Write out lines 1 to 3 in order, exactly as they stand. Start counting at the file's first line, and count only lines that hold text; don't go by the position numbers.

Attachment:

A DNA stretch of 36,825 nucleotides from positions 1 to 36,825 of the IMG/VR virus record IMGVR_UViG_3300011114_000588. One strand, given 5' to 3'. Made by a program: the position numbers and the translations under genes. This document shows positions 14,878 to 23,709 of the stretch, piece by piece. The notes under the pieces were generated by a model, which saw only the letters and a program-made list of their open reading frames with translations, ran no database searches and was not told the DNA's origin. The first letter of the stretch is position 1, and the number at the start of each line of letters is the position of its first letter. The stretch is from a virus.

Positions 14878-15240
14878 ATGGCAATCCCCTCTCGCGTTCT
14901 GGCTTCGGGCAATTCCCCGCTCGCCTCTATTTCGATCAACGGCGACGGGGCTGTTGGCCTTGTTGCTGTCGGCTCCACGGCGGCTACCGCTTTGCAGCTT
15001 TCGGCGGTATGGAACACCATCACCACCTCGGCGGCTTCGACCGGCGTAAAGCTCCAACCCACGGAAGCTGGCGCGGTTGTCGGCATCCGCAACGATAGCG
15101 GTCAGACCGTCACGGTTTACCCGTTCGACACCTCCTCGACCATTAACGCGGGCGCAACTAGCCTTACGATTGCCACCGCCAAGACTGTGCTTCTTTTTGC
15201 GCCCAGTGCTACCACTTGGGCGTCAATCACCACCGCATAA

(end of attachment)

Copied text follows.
A DNA stretch of 36,825 nucleotides from positions 1 to 36,825 of the IMG/VR virus record IMGVR_UViG_3300011114_000588. One strand, given 5' to 3'. Made by a program: the position numbers and the translations under genes. This document shows positions 14,878 to 23,709 of the stretch, piece by piece. The notes under the pieces were generated by a model, which saw only the letters and a program-made list of their open reading frames with translations, ran no database searches and was not told the DNA's origin. The first letter of the stretch is position 1, and the number at the start of each line of letters is the position of its first letter. The stretch is from a virus.

Positions 14878-15240
14878 ATGGCAATCCCCTCTCGCGTTCT